Monthly Meetings

The Planning Group meets every month on the first Monday (unless it is a bank holiday in which case it is the Monday immediately following). It is open to all paid up members of the Soho Society. We tend to have a core group of 5-10 members who attend regularly but members concerned about a particular application are always welcome to drop in to give us their view. Meetings take around two hours and are informal and friendly. They usually end with those who wish to going for a drink/meal somewhere locally.

Westminster City Council (WCC) sends us electronically all planning applications plus applications for listed buildings consent that are made within Soho and Chinatown. These are compiled into a clear agenda to facilitate making comments and we have access to a number of lap tops so those attending can look at the plans and other documents. We consider every application and respond to them all. On average around 22% of applications receiving a comment or objection and ‘no objection’ to the remaining 78%. 

We tend not to simply object to applications in their entirety and aim to provide recommendations as to how developments could be improved. The workload is not evenly distributed throughout the year, usually with clear dips around summer and winter holidays, causing busier months in spring and autumn. 

How successful are we?

In 2014 we reviewed our year’s work in detail to see how our comments had influenced WCC’s decision making. 59% of the consultation responses we returned resulted in the application being refused, withdrawn, permitted after modification or permitted with conditions. Although each application touched on several areas of interest for us, we were able to broadly split the applications into categories and monitor our success rate as a consultee as follows:

Stress area
We had a 38% success rate for objecting to A3 and similar in the stress area. We had a 100% success rate for requesting conditions to be applied to new A3 and similar uses. 50% of our objections to intensification in the stress area resulted in conditions applied to permission.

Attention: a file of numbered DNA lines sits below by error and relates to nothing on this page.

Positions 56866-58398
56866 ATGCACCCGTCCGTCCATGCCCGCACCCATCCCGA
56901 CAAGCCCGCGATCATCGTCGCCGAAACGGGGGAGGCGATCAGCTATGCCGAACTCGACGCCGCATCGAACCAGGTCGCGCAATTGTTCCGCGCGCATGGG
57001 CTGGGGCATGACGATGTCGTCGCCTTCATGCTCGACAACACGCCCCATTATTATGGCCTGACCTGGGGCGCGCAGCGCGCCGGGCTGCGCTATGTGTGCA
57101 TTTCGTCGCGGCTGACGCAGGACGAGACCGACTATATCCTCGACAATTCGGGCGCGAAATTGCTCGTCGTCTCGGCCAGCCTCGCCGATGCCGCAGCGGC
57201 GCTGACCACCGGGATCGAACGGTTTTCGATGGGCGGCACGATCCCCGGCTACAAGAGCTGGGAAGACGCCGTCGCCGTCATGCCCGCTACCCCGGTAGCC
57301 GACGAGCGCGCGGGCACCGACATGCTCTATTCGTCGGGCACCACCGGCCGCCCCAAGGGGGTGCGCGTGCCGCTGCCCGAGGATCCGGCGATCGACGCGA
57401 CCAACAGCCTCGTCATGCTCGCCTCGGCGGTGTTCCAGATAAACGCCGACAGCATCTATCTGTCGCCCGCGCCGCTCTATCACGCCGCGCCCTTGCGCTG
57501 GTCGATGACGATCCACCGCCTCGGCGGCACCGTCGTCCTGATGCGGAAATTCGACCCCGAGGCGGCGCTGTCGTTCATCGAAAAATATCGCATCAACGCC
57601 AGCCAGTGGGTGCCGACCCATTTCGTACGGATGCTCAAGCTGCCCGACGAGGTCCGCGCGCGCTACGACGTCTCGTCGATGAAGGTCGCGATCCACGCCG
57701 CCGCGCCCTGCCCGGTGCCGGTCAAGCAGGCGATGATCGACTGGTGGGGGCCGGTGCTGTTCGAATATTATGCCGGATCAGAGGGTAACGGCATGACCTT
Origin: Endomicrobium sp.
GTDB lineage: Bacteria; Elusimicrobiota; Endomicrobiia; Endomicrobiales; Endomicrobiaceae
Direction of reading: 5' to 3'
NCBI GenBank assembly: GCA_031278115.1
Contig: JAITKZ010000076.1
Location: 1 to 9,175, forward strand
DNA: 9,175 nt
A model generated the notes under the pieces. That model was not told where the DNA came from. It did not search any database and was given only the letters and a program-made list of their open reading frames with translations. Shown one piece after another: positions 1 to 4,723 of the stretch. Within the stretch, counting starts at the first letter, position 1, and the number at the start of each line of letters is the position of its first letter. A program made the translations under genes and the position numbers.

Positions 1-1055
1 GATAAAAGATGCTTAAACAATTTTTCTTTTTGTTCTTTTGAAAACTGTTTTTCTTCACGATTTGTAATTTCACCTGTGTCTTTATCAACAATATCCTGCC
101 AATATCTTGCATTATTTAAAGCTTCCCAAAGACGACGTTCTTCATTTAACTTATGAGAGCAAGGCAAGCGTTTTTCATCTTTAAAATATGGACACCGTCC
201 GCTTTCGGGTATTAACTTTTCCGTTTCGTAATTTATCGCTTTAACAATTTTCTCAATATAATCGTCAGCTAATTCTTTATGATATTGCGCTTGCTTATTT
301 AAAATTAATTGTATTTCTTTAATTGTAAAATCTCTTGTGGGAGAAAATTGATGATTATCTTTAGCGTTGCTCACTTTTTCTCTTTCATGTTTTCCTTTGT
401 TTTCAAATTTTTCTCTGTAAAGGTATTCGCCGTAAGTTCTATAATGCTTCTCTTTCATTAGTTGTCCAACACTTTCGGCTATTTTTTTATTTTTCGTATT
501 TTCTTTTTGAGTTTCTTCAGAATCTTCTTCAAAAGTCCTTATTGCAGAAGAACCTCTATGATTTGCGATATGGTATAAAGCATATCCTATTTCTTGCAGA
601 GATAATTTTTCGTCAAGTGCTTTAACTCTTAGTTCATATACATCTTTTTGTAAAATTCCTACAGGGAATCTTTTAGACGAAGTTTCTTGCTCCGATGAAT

Noise or smells
On applications relating to plant equipment and other noise nuisance we had a 100% success rate for achieving conditions for permission. Where we objected to the entire application because of noise, we had a 0% success rate, but influenced conditions in all cases. 

Shopfront removal (fully/partially openable design)
We had a 25% success rate for objections. 50% of our objections resulted in either a fully openable shopfront becoming modified to become partly openable or a partly openable shopfront becoming fixed through negotiation with developers. In some cases we asked for conditions, but Westminster Council refused permission entirely. Where we asked for conditions and the proposal was permitted, we had a 100% success rate of achieving the conditions.

We had a 100% success rate for objecting to proposals that would have adversely affected the conservation area, listed buildings and unlisted buildings of merit. We had a 100% success rate for achieving conditions relating to the conservation area, listed buildings and unlisted buildings of merit

We had a 35% success rate for objecting to tables and chairs proposals (and one bike storage proposal). We had a 100% success rate for achieving conditions relating to tables and chairs. Permissions for tables and chairs are time limited usually to a year or two years. Westminster Council tend to renew these annual consents as a matter of course, only reviewing them if they have received complaints during the year.

Loss of office space
We had a 25% success rate of objecting to loss of office space. Several of our responses were not objections, but comments.  


If you would like to join our planning group please contact Matthew Bennett.